Post # 12
9955 posts
Buzzing Beekeeper
  • Wedding: December 2012

Strictly from an Etiquette point of view…


Folks are supposed to come to your Wedding to celebrate with you… not necessarily bring Gifts (believe it or not)

As the old saying goes… “Your presence is present enough”

So gifts (or NO GIFTS) should never ever be mentioned.

If you are hoping for primarily Gifts that are cash… then it is best if you don’t Register… or do so for a small number of items

Traditionally, word of mouth is how folks get info out about what the Bride & Groom need / want

So make sure your immediate Families and Bridal Party know your wishes … “They are registered at Macy’s but are also focussed on saving for a house”

In that way… folks can take a cue from what they are told (the CHOICE is always for the Guest to make… Gift OR No Gift… Wrapped Gift OR Cash / Cheque

In the modern world… Wedding Websites are a great way to get out the news to your Guests on things that once upon a time were only discussed verbally… Driving Directions – Hotel Suggestions – Registry Info – Other Activities / Intinerary etc

Hope this helps,

PS… The upside to using the Rules of Etiquette / Good Manners (be you the Guest or the Host) is you don’t run the risk of offending anyone (WHY anyone would choose to do that is BEYOND me).  Because if you don’t follow the accepted Rules and do offend someone you ultimately loose out (someone might not come, won’t bring a gift etc).  Just not worth it in my opinion (and for what… to prove some ridiculous point…. lol).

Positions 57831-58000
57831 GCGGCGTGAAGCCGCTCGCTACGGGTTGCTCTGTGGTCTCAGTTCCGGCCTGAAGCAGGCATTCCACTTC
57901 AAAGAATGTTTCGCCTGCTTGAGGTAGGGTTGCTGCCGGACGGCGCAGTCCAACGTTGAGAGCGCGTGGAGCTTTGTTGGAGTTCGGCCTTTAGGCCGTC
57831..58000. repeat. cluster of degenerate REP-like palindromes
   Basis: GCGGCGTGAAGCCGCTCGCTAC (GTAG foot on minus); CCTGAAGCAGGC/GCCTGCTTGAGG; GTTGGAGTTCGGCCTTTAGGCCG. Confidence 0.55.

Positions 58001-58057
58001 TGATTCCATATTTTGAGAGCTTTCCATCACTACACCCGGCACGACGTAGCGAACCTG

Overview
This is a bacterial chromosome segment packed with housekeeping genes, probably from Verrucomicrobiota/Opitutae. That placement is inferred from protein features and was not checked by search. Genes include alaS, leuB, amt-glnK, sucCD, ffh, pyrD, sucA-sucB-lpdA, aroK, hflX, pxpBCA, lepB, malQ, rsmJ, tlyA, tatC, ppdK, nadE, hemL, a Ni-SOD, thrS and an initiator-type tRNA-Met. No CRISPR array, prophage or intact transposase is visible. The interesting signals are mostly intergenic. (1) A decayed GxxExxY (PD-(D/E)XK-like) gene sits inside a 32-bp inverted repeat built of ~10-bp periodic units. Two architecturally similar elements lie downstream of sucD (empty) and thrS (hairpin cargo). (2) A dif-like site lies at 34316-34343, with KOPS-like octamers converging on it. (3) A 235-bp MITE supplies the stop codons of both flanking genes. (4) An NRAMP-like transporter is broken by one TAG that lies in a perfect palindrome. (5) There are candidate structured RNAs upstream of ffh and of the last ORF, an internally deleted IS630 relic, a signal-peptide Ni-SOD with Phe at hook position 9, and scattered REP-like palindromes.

Personally, I’d rather have respectful Aunt Martha & Uncle Ted come and bring me the $ 100 gift but didn’t mix & mingle a lot with me and my Hubby… than hang with my bud Sue who didn’t RSVP, showed up anyhow, brought her uninvited Boyfriend or Best Friend, drank all my booze and didn’t give me a gift.  Aunt Martha & Ted were classy and didn’t cost me a lot of money or pain… Sue and Tom cost me more than double what I had planned for (her per head cost).  And in the end she barely remembers much anyhow and her Boyfriend or Best Friend got super drunk and the Bartenders threatened to remove him from the scene (someone mentioned they last saw him outside the venue looking very green)

When it comes to Weddings I think things should always be more top-drawer… and more respectful.  The B&G or Hosts, shouldn’t have to deal with high-school antics… people should be able to have a good time and still maintain some decorum / manners etc.

It is the right thing to do by a couple, so that they have an enjoyable day… and no bad memories to look back on.


Post # 13
98 posts
Worker bee
  • Wedding: November 2013

This is odd…everyone is saying that including registry information on or with the invite is rude, but…I live in Canada, and people here find it confusing if registry information is NOT included. I always look for it (it’s usually added as an extra insert, not on the invite itself) in the envelope with the invitation. 

In fact I don’t recall ever receiving a wedding invite that didn’t include one. What I DO recall is receiving an invite that included a “cute” poem that basically said, while we appreciate gifts, we want your money instead. Now THAT was rude. 

I am in the same boat as you. We don’t really want gifts as we are trying to save money for a house and would prefer cash. However, we are going to go about this by having a very small registry and spending the word through close family and friends that we would prefer a cash gift. For some reason no one thinks it’s rude when you tell them to you their face. Lol. 

Post # 14
1 posts
  • Wedding: October 2013

For those of you saying you will, or did, have a “small registry” in hopes for money, what do you consider small? Of course this is proportional to the wedding guest list, but let’s talk numbers please! The Fiance and I are having a really hard time determining how many gifts we should register for with keeping it just enough to avoid too many randoms and hopefully help with the savings plan instead. 


We have 160 guests (about 70 individual “groups”)